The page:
Second, if you plant a church with a gospel that does not drive us towards regular self-examination, you will steer people towards a social-gospel. There is a lot of talk about the gospel these days, which is great. But the gospel is being reduced to something I imitate, rather than something by which I am saved and sanctified. We are viewing it as something to ”display,” instead of good news by which I am progressively transformed through moritification of sin. The shift is subtle, but unsafe.Still confused how 'church' has come to mean 'that thing we do on Sundays' rather than 'that body of believers of which we are all a part'. But nonetheless interesting.
A teammate of mine recently asked for my thoughts on preaching. I suppose it was warranted as I first asked him to tell me his thoughts. The discussion stems from something I've mentioned here before, my frustration with preaching seeming to be the center of Sunday morning worship meetings, but so few lives seem to be changed by sermons. How many sermons do you genuinely remember in your life? I remember maybe two or three, which is sad considering I've pretty much been a church goer my entire life.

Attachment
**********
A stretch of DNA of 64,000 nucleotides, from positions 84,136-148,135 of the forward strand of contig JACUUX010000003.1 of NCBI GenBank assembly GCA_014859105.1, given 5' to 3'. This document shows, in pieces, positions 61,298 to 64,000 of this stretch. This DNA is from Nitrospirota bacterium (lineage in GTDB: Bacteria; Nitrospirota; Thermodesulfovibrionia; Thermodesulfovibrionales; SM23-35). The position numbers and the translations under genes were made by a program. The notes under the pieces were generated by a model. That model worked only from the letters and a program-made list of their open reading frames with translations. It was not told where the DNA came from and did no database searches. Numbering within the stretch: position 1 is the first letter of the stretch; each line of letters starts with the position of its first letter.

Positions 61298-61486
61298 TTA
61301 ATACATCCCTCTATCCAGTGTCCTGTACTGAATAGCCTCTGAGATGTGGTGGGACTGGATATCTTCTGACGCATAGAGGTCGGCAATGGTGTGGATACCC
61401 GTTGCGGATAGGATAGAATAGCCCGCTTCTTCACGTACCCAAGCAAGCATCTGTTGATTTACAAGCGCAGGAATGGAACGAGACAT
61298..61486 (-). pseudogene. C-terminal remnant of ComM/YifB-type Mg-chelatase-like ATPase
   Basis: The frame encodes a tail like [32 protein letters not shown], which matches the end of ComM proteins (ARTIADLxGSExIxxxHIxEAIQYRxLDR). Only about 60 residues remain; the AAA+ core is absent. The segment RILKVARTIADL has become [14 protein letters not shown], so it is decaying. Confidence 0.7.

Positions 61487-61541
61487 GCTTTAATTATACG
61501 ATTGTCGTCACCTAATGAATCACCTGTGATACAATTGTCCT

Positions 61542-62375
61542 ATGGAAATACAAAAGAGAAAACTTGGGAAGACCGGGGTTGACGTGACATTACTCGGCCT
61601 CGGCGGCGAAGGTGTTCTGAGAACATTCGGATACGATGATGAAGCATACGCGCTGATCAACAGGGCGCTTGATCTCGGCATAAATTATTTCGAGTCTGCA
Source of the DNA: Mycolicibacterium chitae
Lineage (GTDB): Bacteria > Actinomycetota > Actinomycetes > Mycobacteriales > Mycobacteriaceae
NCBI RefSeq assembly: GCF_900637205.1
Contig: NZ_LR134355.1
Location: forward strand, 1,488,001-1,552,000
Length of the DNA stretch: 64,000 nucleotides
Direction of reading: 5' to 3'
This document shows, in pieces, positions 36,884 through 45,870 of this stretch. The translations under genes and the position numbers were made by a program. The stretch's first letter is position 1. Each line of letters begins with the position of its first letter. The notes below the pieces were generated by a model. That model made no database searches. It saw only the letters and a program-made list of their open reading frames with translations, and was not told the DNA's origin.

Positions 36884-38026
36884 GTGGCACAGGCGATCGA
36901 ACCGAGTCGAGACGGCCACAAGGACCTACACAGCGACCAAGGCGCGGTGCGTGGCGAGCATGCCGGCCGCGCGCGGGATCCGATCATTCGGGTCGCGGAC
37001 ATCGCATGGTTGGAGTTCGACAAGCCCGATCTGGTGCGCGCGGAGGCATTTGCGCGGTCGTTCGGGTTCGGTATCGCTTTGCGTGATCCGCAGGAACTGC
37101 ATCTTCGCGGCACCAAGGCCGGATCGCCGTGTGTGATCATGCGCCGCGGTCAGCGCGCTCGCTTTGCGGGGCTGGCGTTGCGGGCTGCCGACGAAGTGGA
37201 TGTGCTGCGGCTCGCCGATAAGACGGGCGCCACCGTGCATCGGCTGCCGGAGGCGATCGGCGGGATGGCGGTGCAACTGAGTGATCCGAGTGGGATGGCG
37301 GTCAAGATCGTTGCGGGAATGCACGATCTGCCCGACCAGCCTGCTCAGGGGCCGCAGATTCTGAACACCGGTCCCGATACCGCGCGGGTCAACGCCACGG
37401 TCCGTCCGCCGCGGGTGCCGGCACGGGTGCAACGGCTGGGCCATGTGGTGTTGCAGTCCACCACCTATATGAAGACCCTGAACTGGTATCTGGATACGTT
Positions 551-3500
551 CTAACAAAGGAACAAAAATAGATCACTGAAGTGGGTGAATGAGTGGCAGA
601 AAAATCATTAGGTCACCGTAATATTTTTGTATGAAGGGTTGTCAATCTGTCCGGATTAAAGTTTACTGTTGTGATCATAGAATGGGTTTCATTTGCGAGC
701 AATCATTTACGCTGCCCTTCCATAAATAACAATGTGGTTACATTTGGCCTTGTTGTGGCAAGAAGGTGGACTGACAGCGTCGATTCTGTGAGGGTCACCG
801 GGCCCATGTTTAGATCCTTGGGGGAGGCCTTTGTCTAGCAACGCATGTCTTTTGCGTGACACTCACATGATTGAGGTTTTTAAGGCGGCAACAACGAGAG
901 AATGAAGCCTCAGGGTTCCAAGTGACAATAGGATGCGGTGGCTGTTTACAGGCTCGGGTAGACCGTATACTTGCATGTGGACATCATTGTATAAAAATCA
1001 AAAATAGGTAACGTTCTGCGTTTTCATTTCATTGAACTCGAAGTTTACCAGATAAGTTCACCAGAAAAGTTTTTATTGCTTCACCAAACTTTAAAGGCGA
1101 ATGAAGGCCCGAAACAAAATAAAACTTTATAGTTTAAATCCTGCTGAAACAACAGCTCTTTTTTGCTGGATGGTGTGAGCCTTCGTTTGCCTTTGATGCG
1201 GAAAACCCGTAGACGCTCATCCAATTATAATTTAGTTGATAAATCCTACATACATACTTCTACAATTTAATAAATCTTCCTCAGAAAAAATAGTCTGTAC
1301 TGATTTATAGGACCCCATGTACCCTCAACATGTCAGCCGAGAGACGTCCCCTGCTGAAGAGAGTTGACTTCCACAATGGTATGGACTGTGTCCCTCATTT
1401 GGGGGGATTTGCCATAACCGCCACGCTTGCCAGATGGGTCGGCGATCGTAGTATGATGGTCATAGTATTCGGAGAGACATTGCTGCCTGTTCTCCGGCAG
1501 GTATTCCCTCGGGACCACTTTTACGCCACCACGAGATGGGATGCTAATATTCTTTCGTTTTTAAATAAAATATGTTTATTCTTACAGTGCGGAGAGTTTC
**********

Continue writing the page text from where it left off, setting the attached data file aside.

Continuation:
With that said, here are a few of my thoughts on preaching.
Expository vs. Topical
It seems like a recent thing to me (and maybe I'm just new to the scene) that people hail expository preaching as the best thing to happen to the church since the invention of the oak pulpit. The argument that I typically hear seems to revolve around the concept that if you preach topically it will be like giving your child a steady diet of deep fried butter, that is to say, you'll be depriving your people of some sort of needed vitamins (or teaching, as the case may be). Apparently preaching through the word in an expository manner will keep this from happening (more akin to feeding your kid a healthy diet by running the gamut of vegetables, even brussels sprout occasionally).
The issue I have with this thinking is two-fold. First of all the preacher working methodically through different books of the Bible is just as likely as anyone to miss things. Even expository preaching only preaches one interpretation of the scripture as it works through books. God can easily teach two or even ten different things in one verse. The preacher is going to see what he is ready to see in what he teaches, and that will be what he chooses to expound in his sermon. Secondly, the preacher who doesn't preach what is on his heart (because he's stuck in a 52 part series working through the book of Matthew at a pace of 7.2 verses each week) is missing something essential. The Lord puts things on his heart, at least occasionally, and he should preach what he is passionate about when he has the opportunity.